Since Mr. Frugalwoods cooks just about everything from scratch, and often in large batches (which is both cheaper and easier), the Frugalwoods home is in near-constant need of more food storage containers. We already have two fabulous sets of glass tupperware (which greatly aid in our campaign for zero food waste) but we’re desirous of large air-tight bins we could store flour and other dry goods in. Mr. FW has been eyeing hefty bulk quantities of rice, beans, etc–but, we have no adequate storage vessels. Hence, this set of two 6-quart food containers is on our list. Mr. FW may also use this to proof bread he’s baking.

Another friend of large batch-cookers are equally large pots-n-pans. My dear chef Mr. Frugalwoods has been on the lookout for a used or hand-me-down stock pot for about three years. Since we have yet to find one, he finally broke down and added this 16-quart stainless steel pot to our list.

2) Bedding and Linens

Frugal people need to sleep too. Shockingly enough, we’re not writing personal finance blogs counting our cash all night long. We are alas mere mortals who require snoozing (even though we only paid $279 for our King-sized mattress… just saying). Bedding and linens (which I define as sheets, towels, pillows, blankets, mattress pads) are superb examples of items that are really difficult, and rather questionable, to purchase used.

I’m an advocate for extreme frugality, but people, I draw the line at used bedding (though I am fine with lightly used mattresses as we have one in our guest room). The other acceptable used bedding route is an airtight provenance. For example, my current pillow and our master bed duvet are both hand-me-downs from my parents. The pillow was too soft for their tastes and they bought a new duvet, so I happily rescued their old one.

Our hand-me-down duvet and $279 internet mattress. Also, there’s the hutch I refinished! You can just barely see Frugal Hound asleep on the floor next to it…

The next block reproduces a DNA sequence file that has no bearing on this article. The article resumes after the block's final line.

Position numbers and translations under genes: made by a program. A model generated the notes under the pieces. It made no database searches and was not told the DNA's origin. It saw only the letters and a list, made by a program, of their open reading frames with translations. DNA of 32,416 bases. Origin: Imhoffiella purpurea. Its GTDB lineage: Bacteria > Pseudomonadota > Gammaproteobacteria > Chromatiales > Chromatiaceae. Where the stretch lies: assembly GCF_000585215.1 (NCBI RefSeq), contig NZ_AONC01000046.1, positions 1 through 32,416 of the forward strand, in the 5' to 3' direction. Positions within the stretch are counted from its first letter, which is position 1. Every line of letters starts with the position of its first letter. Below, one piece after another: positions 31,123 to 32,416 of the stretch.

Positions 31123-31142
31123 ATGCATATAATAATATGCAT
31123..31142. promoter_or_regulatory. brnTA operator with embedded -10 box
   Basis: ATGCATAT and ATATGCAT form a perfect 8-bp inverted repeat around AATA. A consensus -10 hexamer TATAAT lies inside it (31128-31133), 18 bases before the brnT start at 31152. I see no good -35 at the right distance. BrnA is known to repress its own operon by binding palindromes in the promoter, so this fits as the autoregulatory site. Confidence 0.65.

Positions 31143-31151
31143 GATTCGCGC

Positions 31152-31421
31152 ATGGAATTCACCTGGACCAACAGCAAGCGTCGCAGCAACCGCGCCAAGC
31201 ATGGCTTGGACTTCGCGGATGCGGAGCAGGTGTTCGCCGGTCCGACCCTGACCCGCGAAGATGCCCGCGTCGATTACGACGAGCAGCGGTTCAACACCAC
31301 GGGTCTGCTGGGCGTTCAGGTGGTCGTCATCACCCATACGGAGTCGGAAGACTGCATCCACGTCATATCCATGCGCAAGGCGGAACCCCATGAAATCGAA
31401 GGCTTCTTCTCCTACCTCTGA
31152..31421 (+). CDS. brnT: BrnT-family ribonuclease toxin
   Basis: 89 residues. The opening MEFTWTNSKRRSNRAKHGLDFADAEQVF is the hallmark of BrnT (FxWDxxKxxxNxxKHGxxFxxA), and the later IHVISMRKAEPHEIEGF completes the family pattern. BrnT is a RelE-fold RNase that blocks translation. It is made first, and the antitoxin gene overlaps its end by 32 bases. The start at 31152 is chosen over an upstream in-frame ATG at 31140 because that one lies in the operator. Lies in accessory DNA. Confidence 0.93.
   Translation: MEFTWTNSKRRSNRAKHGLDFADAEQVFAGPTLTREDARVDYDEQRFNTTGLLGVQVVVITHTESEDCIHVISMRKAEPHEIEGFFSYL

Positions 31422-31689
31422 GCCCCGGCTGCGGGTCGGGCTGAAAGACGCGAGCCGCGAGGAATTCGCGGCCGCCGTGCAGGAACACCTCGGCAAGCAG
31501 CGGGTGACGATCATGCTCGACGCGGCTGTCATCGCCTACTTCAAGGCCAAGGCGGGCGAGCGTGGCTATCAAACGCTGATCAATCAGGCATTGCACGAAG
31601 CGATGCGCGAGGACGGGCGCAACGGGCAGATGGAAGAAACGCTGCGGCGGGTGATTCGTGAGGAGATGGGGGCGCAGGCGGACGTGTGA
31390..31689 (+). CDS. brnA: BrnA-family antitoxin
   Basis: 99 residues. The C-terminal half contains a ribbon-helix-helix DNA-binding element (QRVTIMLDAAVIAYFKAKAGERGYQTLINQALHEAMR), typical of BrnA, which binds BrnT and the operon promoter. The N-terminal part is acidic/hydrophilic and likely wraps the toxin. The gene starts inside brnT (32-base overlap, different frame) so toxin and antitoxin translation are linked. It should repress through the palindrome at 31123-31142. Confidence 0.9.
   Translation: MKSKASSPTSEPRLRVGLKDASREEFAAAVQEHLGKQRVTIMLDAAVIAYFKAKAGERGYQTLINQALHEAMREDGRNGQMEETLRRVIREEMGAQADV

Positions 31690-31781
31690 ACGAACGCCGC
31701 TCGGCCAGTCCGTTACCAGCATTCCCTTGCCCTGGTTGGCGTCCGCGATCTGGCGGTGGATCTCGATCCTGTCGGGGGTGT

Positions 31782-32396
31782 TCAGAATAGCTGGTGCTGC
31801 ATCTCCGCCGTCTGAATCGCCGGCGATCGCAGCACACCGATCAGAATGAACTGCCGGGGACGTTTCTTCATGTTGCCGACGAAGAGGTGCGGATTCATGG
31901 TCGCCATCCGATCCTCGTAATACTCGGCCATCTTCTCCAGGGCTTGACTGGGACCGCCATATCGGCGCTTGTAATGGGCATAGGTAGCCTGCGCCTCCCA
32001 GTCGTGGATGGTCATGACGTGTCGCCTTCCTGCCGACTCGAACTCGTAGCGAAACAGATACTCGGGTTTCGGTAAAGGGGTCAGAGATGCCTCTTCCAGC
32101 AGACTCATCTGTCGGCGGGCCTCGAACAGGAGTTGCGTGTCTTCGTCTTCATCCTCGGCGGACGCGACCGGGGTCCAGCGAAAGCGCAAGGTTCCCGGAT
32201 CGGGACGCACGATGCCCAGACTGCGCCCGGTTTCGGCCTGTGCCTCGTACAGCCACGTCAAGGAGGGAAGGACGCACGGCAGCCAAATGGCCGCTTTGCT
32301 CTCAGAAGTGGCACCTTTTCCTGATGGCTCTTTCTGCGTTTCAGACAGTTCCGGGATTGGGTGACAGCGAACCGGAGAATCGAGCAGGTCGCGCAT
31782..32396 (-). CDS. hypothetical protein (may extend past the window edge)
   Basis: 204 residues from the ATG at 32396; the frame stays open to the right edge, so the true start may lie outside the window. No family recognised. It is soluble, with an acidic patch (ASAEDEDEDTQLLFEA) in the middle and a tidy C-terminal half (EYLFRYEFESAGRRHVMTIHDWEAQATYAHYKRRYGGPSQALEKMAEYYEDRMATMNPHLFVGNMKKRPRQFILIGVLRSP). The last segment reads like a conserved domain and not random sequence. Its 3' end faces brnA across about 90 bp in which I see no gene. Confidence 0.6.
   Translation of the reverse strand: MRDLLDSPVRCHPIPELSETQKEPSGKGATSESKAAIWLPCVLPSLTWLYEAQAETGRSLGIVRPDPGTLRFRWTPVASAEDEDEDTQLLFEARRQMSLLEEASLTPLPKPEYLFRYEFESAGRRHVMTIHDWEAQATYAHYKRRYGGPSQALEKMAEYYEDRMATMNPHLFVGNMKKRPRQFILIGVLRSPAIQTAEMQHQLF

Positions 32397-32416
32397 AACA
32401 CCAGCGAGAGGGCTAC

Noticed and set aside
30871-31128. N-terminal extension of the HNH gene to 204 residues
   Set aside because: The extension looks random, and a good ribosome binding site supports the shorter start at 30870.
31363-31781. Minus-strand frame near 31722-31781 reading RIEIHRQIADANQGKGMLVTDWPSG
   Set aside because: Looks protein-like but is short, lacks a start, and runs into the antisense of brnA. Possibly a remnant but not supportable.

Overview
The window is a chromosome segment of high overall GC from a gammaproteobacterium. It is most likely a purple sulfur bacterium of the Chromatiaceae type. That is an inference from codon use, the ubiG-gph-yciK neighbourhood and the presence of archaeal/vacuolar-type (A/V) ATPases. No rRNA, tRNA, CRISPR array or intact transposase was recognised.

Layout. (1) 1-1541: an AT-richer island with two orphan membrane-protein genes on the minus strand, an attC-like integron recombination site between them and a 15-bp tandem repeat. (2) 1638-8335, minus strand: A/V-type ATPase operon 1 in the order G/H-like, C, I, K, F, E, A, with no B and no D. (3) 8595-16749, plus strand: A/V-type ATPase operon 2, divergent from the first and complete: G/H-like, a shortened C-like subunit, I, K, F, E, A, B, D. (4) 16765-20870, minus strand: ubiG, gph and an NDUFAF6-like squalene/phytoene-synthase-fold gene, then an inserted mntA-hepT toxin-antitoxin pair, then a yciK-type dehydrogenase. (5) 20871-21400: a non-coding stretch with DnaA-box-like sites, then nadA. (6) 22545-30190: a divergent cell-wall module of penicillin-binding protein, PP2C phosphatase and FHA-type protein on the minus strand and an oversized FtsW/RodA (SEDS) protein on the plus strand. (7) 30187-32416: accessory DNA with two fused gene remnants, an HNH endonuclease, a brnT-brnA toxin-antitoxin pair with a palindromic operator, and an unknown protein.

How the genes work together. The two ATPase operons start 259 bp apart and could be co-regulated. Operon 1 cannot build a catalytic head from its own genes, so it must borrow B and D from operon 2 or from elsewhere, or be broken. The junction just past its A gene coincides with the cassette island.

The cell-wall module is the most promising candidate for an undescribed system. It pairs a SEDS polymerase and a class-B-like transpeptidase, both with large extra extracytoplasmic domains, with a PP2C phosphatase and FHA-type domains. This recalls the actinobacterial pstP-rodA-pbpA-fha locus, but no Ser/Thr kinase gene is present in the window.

Mr. FW and I both included a pillow on this year’s wishlist. Why? Well, unlike many other household items, pillows actually do wear out and ours are on their last little fabric legs. We’re also asking for a mattress pad, since it’ll help extend the life of our mattress and is something we can wash and reuse for many years.

We just bought an electric blanket (using a gift card) and it is some toasty awesomeness. May I recommend this highly for your frugal peeps. Again, not likely to find it used and December is peak heated-bed desire time. Since frugal people like to keep their thermostats way down low, they like a roasty bed to climb into (speaking from personal experience, naturally).

3) Tools

A classic example of something that promotes and facilitates the frugal, DIY lifestyle, tools are the perfect gift for the handy frugal weirdo on your list.

Steady hands and a good line to follow make cutting a miter with a circular saw not that bad.
Mr. FW using a tool

Since they probably already own quite a few tools (many of which are likely used or from the side of the road), consult to discern their precise needs. There’s probably a list of tools your frugal person would love to have, but they’re biding their time until one shows up in the trash or at Goodwill (which is rare, let me tell you). Suss out what they’re questing after and you’ll have found their perfect gift.

Consumables for tools that your frugal person already owns are also an excellent idea, for example: saw blades, clamps, paint brushes, and sandpaper*. This year, Mr. FW lusts after a 4′ level, a plumb bob, and a 25′ tape measure.

*I warned you not to laugh at our lists. Sandpaper is eminently useful and is quite expensive. Also, impossible to buy used.